Perceptions of Far North state’s mining policies, mineral potential improve; mixed bag for British Columbia, Canadian territories
Alaska and the Yukon Territory continue to be perceived as among the best places in the world to seek and develop a mine, according to 449 mining executives who responded to the Fraser Institute’s Survey of Mining Companies 2015. This group of miners, explorers and consultants ranked these northern neighbors as two of the richest mineral jurisdictions on Earth, but found certain mining policies in each a cause for concern.
As a result, the mining leaders ranked Alaska sixth and Yukon 12th on the survey’s Investment Attractiveness Index, a measure that weighs miners’ perceptions of both the mineral endowment and mining policies of 109 jurisdictions around the globe.
British Columbia was ranked as the 18th most attractive mining jurisdiction on this encompassing index, up substantially from its 29th ranking a year earlier; Nunavut jumped to 23rd in the most recent survey from 34th a year ago; and Northwest Territories plummeted 20 spots to 35th place on this year’s investment attractiveness index.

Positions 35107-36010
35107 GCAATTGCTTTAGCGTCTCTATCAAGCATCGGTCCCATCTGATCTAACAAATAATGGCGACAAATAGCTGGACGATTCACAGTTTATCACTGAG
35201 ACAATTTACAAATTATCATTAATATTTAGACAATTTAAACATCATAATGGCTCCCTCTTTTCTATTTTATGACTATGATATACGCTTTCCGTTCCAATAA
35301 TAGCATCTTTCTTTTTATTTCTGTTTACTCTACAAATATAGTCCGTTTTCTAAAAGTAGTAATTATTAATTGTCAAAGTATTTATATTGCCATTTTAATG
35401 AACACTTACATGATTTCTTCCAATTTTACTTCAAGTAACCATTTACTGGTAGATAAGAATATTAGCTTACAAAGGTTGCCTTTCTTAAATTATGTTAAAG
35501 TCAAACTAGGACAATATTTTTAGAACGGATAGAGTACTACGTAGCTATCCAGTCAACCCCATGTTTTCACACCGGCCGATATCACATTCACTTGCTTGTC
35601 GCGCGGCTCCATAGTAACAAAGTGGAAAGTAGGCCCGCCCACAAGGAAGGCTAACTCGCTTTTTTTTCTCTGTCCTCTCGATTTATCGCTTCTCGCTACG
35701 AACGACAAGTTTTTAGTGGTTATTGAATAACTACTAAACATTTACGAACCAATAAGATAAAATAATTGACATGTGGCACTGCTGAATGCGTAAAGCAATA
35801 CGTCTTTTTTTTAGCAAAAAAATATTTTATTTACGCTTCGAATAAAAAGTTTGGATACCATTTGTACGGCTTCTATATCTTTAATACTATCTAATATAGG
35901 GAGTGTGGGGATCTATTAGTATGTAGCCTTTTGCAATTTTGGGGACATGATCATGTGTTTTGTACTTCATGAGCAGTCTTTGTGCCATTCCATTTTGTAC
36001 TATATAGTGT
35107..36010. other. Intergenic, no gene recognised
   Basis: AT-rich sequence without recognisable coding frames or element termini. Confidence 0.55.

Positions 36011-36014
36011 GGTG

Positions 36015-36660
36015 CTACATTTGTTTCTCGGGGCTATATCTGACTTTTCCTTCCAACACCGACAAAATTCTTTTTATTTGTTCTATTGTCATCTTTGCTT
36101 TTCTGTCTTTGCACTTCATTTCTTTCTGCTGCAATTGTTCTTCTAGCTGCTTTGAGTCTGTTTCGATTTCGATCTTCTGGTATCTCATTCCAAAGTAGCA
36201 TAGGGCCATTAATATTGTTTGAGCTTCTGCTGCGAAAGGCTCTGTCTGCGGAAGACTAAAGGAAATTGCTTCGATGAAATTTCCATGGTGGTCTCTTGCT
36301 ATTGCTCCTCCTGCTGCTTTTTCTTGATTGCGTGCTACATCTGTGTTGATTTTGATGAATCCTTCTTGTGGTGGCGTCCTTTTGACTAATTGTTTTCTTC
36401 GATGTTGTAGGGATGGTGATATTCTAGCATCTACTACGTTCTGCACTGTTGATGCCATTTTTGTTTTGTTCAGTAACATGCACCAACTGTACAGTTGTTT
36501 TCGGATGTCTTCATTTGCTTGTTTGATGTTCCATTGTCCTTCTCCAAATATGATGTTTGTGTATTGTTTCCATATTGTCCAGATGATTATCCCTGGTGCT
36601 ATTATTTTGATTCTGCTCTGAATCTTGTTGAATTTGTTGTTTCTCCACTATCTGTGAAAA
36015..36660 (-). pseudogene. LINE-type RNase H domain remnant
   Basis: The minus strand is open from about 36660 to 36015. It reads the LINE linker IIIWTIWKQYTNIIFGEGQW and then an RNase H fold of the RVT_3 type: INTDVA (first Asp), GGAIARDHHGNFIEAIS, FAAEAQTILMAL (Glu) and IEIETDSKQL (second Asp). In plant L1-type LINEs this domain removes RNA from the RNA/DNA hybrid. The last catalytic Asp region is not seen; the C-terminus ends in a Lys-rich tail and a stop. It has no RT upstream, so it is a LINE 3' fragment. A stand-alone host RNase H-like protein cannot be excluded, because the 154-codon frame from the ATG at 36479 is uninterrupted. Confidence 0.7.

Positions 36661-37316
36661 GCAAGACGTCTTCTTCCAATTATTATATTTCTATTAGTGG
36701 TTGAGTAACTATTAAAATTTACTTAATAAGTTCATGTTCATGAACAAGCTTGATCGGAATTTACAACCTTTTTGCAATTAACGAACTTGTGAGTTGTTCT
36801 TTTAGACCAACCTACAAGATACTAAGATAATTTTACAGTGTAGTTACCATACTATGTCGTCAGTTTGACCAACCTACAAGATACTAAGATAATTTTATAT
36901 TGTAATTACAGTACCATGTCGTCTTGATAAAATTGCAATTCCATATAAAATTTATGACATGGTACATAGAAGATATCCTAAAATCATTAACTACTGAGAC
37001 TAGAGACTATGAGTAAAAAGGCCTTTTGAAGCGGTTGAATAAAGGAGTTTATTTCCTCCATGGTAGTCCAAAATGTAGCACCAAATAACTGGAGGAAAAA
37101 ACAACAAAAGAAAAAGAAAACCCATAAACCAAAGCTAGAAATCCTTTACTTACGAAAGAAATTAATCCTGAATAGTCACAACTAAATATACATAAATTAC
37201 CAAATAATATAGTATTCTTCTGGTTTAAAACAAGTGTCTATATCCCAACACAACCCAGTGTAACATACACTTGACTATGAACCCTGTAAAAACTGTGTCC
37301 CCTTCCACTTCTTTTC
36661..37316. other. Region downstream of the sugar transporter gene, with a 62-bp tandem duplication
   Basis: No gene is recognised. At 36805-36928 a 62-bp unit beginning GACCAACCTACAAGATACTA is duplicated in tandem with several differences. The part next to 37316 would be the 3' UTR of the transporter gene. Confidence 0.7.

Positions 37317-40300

Taking high marks for both its mineral potential and mining policies, Western Australia is now viewed as the most attractive place on the planet for mining investment, according to respondents in this year’s Fraser survey.
“Mines have been built from discovery to production faster than anywhere,” a president of a mid-sized development company commented on the permitting process in Western Australia.
Alaska’s PPI improves
Though there is still plenty of room for improvement, Alaska made healthy gains on the “Policy Perception Index” section of the Fraser survey.
Considered a report card on the mining policies of governments, the PPI is a compilation of responses on a broad range of policy topics important to miners.
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